Colón-Ramos Awarded Landis Mentoring Award
Daniel A. Colón-Ramos, PhD, associate professor of neuroscience and cell biology, has been selected for the Landis Award for Outstanding Mentorship, a new annual award from the National Institute of Neurological Disorders and Stroke (NINDS) at the National Institutes of Health (NIH).
Function of gene mutations linked to neurological diseases identified
Several gene mutations have been linked to Parkinson’s disease, but exactly how and where some of them cause their damage has been unclear. A new Yale study, published in The Journal of Cell Biology, shows that one of the genes whose mutations are responsible for a familial form of Parkinson’s encodes a protein that controls the transfer of lipids between membranes of cell organelles.
Action of ‘molecular bouncers’ captured at model of nuclear membrane
DNA is packaged tightly within the cell’s nuclear membranes, which contain channels that regulate the transit of macromolecules governing all of life’s functions. Yale University researchers have built a nanoscale replica of this channel and have visualized the interaction of proteins that act as “molecular bouncers,” controlling access to the channel’s 40-nanometer entrance.
Unlocking the promise of stem cells
Haifan Lin has been a leader in stem cell research since its infancy. In just over a decade since he arrived at Yale to found the university’s Stem Cell Center, the center has grown from just a pair of labs to more than 40. Lin and his team are closing in on what they hope will be major breakthroughs in the clinical application of stem cells.
Cellular garbage collectors implicated in development of Alzheimer’s
Lysosomes are cellular sanitation engineers that help clean up and recycle internal debris no longer needed by cells. So why do researchers find so many lysosomes within the neuronal projections surrounding amyloid plaques, a hallmark of Alzheimer’s Disease brain pathology?
Dr. Fred Gorelick designated the Binder Professor of Internal Medicine
Dr. Fred Sanford Gorelick, newly designated as the Henry J. and Joan W. Binder Professor of Internal Medicine, focuses his research on the mechanisms that initiate pancreatitis, a severe inflammatory disease that causes death in up to 5% of patients.
Looking Beyond the Individual: Reflections on E.E. Just and How Academic Institutions Shape Scientific Careers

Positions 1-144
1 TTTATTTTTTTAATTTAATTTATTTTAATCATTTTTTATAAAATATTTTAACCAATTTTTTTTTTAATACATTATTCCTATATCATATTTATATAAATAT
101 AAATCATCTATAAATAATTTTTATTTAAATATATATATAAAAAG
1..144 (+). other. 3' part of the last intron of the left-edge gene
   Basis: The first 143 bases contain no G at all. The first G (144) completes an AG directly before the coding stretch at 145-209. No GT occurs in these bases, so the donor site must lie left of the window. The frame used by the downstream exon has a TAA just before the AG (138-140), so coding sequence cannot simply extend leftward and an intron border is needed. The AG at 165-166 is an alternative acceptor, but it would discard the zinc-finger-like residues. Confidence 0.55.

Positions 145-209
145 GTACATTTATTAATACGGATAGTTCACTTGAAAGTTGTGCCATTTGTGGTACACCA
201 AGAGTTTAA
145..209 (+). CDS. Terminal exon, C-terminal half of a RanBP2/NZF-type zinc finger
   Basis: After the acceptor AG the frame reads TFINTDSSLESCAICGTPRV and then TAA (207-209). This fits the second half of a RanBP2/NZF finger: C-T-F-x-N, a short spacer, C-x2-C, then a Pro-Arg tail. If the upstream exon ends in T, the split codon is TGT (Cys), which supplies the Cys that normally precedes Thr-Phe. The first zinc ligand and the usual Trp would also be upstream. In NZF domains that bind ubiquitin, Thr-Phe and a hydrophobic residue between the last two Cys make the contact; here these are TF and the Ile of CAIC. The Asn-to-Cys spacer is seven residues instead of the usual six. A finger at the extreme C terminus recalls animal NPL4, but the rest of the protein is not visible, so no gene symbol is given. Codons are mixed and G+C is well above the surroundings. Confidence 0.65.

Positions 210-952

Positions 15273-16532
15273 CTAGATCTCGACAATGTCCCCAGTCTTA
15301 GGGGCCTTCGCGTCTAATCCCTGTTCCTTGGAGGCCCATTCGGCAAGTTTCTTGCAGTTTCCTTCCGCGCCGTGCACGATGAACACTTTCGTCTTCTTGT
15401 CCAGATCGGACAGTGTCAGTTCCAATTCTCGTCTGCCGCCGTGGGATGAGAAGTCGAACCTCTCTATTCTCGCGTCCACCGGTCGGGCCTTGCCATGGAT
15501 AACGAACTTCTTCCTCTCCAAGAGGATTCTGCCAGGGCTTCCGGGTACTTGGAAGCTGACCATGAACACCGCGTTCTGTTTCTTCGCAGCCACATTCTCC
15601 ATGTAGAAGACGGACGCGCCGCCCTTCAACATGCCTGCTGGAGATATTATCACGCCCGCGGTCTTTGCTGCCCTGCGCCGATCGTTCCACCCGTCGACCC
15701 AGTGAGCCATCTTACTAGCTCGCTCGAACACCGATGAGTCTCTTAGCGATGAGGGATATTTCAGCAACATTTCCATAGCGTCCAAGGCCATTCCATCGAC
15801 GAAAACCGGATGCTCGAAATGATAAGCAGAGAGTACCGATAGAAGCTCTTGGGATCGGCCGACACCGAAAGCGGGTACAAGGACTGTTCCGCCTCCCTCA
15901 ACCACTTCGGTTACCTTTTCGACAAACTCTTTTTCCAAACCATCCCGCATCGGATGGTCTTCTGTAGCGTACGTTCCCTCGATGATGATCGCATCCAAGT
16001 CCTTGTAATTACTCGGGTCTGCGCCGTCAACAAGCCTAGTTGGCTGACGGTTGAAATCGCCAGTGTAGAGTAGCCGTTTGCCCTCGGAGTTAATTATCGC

This President’s Column is by guest columnist Daniel Colón-Ramos, recipient of the 2016 E.E. Just Award from the ASCB and associate professor of Cell Biology and Neuroscience at Yale University.
James Rothman appointed Sterling Professor of Cell Biology
James E. Rothman, newly appointed as a Sterling Professor of Cell Biology, is one of the world's most distinguished biochemists and cell biologists. For his work on how molecular messages are transmitted inside and outside of human cells, he was awarded a Nobel Prize in 2013.
Six faculty elected to Connecticut Academy of Science and Engineering
Six Yale School of Medicine researchers have been elected to the prestigious Connecticut Academy of Science and Engineering (CASE), including: Alison P. Galvani, Jonathon Howard, Ann Kurth, Frederick J. Sigworth, Hugh S. Taylor, and Sandra Wolin.
Five young Yale scientists recognized for excellence
Five Yale faculty members are among the 84 young researchers designated as Faculty Scholars under a new program to promote early career scientists, launched by the Howard Hughes Medical Institute, the Simons Foundation, and the Bill and Melinda Gates Foundation.
Haifan Lin appointed the Eugene Higgins Professor of Cell Biology
Haifan Lin, newly named as the Eugene Higgins Professor of Cell Biology, is an internationally renowned stem cell biologist who directs the Yale Stem Cell Center, which serves as both an incubator for scientific discovery and a training ground for new investigators.
Yale’s James Rothman shares 2013 Nobel Prize in Physiology or Medicine
James E. Rothman, ’71 B.S., the Fergus F. Wallace Professor of Biomedical Sciences, and professor and chair of the Department of Cell Biology at Yale University, was awarded the 2013 Nobel Prize in Physiology or Medicine for his work on how molecular messages are transmitted inside and outside of our cells, the Royal Swedish National Academy announced today (Oct.7).
A precise architecture, maintained as neurons grow
Nerve cells make their connections at junctions called synapses, following a precise architecture that is mostly laid out early in development. But how do the synapses maintain their correct positions as the animal grows? Yale scientists have produced the first evidence that this process relies on glial cells and identified a novel molecular pathway that could be linked in humans to neurological disease.